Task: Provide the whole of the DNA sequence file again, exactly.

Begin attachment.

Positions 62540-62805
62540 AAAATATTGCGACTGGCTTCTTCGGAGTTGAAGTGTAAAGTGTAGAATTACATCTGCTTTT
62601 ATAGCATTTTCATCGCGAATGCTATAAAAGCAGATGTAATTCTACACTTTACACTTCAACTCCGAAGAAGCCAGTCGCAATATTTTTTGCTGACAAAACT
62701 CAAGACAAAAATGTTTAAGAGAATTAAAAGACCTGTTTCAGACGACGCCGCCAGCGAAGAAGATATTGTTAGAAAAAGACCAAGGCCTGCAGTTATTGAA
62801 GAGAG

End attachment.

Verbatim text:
Positions 62540-62805
62540 AAAATATTGCGACTGGCTTCTTCGGAGTTGAAGTGTAAAGTGTAGAATTACATCTGCTTTT
62601 ATAGCATTTTCATCGCGAATGCTATAAAAGCAGATGTAATTCTACACTTTACACTTCAACTCCGAAGAAGCCAGTCGCAATATTTTTTGCTGACAAAACT
62701 CAAGACAAAAATGTTTAAGAGAATTAAAAGACCTGTTTCAGACGACGCCGCCAGCGAAGAAGATATTGTTAGAAAAAGACCAAGGCCTGCAGTTATTGAA
62801 GAGAG